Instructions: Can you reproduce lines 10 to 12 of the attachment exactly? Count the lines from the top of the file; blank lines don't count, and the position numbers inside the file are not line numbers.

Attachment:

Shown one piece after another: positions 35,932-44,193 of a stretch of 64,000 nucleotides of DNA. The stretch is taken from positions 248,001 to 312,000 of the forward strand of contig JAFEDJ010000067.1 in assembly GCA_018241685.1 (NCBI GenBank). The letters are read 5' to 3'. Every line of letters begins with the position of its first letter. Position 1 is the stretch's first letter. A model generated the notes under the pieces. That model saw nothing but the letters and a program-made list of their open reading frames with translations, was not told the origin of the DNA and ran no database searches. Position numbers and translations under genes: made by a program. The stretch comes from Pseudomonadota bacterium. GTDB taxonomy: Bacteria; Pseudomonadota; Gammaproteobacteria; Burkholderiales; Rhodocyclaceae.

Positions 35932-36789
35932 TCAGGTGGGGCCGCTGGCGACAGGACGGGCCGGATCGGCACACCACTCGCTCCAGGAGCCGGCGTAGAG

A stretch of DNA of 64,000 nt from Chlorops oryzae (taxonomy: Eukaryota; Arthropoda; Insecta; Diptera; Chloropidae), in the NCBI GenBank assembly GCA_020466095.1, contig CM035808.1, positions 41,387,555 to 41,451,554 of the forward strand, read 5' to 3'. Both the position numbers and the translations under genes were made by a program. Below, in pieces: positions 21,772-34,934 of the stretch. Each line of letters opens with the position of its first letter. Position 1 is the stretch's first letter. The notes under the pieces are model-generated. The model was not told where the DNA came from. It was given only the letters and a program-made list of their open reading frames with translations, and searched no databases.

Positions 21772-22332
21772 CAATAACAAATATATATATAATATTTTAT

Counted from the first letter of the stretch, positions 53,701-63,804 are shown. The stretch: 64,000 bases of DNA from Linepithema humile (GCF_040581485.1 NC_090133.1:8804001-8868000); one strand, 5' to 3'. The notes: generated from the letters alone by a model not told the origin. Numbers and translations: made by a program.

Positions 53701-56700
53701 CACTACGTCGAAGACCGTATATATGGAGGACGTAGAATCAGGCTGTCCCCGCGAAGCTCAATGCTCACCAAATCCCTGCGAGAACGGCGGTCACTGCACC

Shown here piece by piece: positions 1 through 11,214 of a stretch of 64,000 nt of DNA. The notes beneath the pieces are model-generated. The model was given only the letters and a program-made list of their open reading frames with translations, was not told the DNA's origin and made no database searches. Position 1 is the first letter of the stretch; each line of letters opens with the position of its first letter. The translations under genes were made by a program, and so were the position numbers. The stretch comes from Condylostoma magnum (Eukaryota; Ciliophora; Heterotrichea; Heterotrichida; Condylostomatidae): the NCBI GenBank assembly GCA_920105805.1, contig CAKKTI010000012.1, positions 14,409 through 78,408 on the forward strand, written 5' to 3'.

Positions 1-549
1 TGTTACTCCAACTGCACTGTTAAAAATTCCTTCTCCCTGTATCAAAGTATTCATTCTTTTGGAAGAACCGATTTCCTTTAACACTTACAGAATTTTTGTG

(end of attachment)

Shown here piece by piece: positions 1 through 11,214 of a stretch of 64,000 nt of DNA. The notes beneath the pieces are model-generated. The model was given only the letters and a program-made list of their open reading frames with translations, was not told the DNA's origin and made no database searches. Position 1 is the first letter of the stretch; each line of letters opens with the position of its first letter. The translations under genes were made by a program, and so were the position numbers. The stretch comes from Condylostoma magnum (Eukaryota; Ciliophora; Heterotrichea; Heterotrichida; Condylostomatidae): the NCBI GenBank assembly GCA_920105805.1, contig CAKKTI010000012.1, positions 14,409 through 78,408 on the forward strand, written 5' to 3'.

Positions 1-549
1 TGTTACTCCAACTGCACTGTTAAAAATTCCTTCTCCCTGTATCAAAGTATTCATTCTTTTGGAAGAACCGATTTCCTTTAACACTTACAGAATTTTTGTG